* This is a comparison of how well the logit does relative to the probit when the data is generated from the assumptions underlying the probit.

* First let's generate data that is consistent with the probit assumptions

clear

set seed 101

set obs 1000

* x is the explanatory variable

gen x = rnormal()*(1/2)^(1/2)

* u is the error

gen u = rnormal()*(1/2)^(1/2)

* y is the unobservable structural y

gen y = x + u

* In order to do a probit correctly the underlying distribution has to be standard normal (which is not a restriction so long as you remember when generating values.)

* This is why rnormal*(1/2)^(1/2) -> var(y)=var(x+u)=(1/2)*1+(1/2)*1=1

sum y

* Pretty close to 1 in the sample

* y_prob is the probability of observing a 1 given

gen y_prob = normal(y)

* y is the actual binary draws

gen y_observed = rbinomial(1,y_prob)

* now let's try estimating probit first

probit y_observed x

* Save the estimated coefficient to a local macro

local coef_probit = _b[x]

* let's predict the probabilities

predict y_probit

label var y_probit "Probit fitted values"

* Now let's estimate the logit

logit y_observed x

* Save the logit to a local macro

local coef_logit = _b[x]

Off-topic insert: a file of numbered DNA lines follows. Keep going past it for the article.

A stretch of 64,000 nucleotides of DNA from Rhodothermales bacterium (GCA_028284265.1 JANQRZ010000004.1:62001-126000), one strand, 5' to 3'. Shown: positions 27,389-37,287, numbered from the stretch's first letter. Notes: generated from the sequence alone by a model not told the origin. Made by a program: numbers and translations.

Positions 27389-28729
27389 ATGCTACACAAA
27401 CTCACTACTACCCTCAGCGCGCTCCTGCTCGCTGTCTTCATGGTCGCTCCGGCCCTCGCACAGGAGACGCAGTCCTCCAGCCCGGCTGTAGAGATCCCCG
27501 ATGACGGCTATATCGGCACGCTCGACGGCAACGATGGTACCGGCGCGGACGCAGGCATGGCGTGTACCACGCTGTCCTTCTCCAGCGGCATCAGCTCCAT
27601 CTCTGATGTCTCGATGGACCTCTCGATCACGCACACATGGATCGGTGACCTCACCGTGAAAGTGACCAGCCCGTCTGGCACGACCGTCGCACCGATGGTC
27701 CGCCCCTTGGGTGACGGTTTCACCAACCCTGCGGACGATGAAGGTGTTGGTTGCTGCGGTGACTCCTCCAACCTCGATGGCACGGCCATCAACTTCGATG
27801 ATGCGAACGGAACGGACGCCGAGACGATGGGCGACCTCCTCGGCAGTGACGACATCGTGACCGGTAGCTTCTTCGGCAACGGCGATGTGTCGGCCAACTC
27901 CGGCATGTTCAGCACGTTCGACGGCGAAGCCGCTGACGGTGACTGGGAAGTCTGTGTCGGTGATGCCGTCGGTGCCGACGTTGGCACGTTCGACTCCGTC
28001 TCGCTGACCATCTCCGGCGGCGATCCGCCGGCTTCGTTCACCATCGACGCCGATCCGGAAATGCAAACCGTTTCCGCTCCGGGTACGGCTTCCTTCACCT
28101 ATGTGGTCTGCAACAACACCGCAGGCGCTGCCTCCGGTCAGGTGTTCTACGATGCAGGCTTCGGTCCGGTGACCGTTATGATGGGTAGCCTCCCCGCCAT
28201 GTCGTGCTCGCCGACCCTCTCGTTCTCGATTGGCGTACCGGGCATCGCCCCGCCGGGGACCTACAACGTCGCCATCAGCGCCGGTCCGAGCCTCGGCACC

* predict the probabilities from the logit

predict y_logit

label var y_logit "Logit fitted values"

* We can see that both the probit and the logit are almost identical

two (line y_logit x, sort) (line y_probit x, sort)

di "It is a somewhat well known property that probits and logits are in practice almost linearly equivalent."

di "The ratio of probit to logit is: `=`coef_probit'/`coef_logit''"

reg y_probit y_logit

* Check out that R-squared!

* So what does all of this practically mean?

* Feel free to switch between probit and logit whenever you want. The choice should not generally significantly affect your estimates.

* Note: for mathematical reasons sometimes it is easier using one over the other.

* Finally, if you want to recover the original coefficient on x the best thing to do is to take the average partial effect (APE)

probit y_observed x

di (1/2)^(1/2)

test x==.70710678

* The probit results get fairly close but we reject the null

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